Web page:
It was the op-ed that shook the world — and now, the book that’s cashing in on it: Anonymous, a “senior official in the Trump administration,” is making headlines again as their book knocks Donald Trump Jr. off the New York Times nonfiction bestseller list.
In a Reddit “Ask Me Anything” post, Anonymous stated they would unveil their identity before the 2020 election.
“As far as anonymity is concerned, I will not keep my identity shrouded in secrecy forever,” Anonymous wrote. “I am not afraid to use my own name to express concern about the current occupant of the Oval Office. Donald Trump has not heard the last of me.”
Anonymous faced derision on Reddit — which isn’t totally out of the ordinary for the social media — for remaining, well, anonymous, as they have from many mainstream news organizations.
“Is this douchebag still quietly, oh so quietly, saving the republic? Spare us,” Jonathan Swan of Axios wrote on Twitter. “Don’t be an anonymous coward,” tweeted Soledad O’Brien, the host of Matter of Fact.
And the criticism goes on and on — The Guardian, The New York Times — but the fact is that the only reason this book is getting attention is because it is anonymous. We only care about it because we don’t know who wrote it.
Just look at the facts presented in the book. The New York Times — which published the original op-ed that started Anonymous’ anonymous career — wrote that “the picture it paints of the president and the White House is bleak, but not new.”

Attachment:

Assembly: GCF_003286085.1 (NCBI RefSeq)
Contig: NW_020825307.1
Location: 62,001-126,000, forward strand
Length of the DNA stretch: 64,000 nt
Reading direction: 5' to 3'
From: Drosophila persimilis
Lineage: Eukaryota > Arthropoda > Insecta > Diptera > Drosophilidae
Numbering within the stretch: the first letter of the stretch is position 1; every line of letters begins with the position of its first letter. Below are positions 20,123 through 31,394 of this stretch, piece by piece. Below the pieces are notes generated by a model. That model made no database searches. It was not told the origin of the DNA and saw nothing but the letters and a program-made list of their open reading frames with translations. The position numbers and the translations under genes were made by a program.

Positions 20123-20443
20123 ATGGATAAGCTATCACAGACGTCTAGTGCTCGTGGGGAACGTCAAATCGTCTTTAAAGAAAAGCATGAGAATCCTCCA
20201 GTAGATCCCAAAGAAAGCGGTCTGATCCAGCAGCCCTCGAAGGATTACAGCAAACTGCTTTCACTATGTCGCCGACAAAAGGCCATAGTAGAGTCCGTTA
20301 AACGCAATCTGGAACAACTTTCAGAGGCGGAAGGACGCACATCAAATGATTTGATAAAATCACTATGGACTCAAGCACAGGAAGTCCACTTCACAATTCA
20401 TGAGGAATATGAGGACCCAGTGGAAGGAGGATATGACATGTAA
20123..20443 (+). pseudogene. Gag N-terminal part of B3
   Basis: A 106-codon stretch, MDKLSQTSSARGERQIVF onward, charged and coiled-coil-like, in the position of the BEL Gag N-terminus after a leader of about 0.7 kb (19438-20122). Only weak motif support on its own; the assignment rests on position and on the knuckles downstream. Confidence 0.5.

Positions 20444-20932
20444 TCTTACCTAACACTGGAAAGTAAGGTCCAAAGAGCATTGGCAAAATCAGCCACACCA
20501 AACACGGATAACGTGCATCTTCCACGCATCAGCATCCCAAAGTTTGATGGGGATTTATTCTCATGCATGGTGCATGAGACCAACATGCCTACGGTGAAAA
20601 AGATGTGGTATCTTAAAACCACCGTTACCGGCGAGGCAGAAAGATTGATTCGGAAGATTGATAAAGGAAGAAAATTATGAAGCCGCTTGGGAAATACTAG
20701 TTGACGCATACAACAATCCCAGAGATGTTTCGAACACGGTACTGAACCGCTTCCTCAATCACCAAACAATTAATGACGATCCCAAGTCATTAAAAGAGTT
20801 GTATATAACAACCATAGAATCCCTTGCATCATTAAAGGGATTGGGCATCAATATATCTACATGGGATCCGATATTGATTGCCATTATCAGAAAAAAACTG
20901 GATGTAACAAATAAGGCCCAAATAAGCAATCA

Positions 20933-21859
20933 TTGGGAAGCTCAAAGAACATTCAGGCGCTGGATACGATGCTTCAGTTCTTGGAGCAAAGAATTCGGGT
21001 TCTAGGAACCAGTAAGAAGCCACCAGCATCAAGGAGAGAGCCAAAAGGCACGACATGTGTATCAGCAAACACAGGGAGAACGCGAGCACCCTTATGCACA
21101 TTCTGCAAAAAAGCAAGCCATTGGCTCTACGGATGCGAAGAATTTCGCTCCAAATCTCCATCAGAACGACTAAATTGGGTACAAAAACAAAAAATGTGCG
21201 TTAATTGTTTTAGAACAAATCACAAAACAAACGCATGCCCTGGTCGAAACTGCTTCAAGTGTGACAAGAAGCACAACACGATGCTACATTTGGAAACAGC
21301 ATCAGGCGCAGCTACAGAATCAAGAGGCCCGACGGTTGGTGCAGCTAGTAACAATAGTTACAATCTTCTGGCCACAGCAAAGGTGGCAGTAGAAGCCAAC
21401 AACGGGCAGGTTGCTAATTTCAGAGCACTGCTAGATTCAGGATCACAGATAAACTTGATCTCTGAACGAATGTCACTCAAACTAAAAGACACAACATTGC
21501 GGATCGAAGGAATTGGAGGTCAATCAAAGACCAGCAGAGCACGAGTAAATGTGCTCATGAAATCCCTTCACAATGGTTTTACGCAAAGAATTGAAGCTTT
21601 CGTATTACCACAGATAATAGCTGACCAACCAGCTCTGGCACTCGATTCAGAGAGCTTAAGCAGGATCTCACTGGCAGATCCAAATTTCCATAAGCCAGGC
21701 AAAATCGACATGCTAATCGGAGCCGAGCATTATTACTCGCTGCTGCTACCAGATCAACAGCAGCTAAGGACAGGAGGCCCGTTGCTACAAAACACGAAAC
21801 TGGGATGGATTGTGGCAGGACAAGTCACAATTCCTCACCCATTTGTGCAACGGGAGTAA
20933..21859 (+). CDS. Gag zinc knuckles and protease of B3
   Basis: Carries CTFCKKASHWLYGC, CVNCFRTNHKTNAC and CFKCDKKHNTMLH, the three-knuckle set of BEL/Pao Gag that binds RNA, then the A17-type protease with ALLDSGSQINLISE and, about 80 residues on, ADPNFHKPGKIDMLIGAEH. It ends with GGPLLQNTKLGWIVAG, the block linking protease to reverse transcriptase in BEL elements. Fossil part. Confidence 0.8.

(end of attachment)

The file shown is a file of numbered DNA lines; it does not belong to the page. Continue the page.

We aren’t learning much of anything from this book, but rather reinforcing what is already publicly known.
So to drive chatter and add some sense of mystic and excitement to this publication, the author must remain anonymous. Despite the public bravery and patriotism of Bill Taylor and Fiona Hill in testifying against this White House, if their name was on a book — no matter how important they are — it wouldn’t get anywhere near the traction that A Warning has received.
Look at Richard Spencer. (You’re probably wondering who that is — that alone proves the point.) President Trump recently fired Spencer as Navy secretary; on Wednesday evening, an op-ed by Spencer in The Washington Post tore Trump apart.
In the piece, Spencer wrote, “The president has very little understanding of what it means to be in the military, to fight ethically or to be governed by a uniform set of rules and practices.”
But who’s talking about this? No one.
Even though Spencer is important and established, no one seems to care about what Spencer is saying — and that’s because we already know all of it.
That’s not to discount what Spencer is telling us, or what Anonymous writes in their book. What they are conveying is incredibly important, and perhaps vital to the functioning of democracy. The American people deserve to know what those closest to Trump think about him and his performance in his job.
In that sense, remaining anonymous is a good thing. With elevated coverage and excitement over already-known facts, the book may make in-roads to those who don’t believe that “the White House is, quite simply, broken,” as Anonymous writes.
A Warning is not interesting for it’s content — we already know everything within the covers of that book. The only reason people care about the book is because of its author: Anonymous, the mystery that has enraptured everyone in the political world since their op-ed in the Times more than a year ago.
And once we know who this person is, no one will buy their book. Not because it is bad, and not because it isn’t important, but because it is nothing new.
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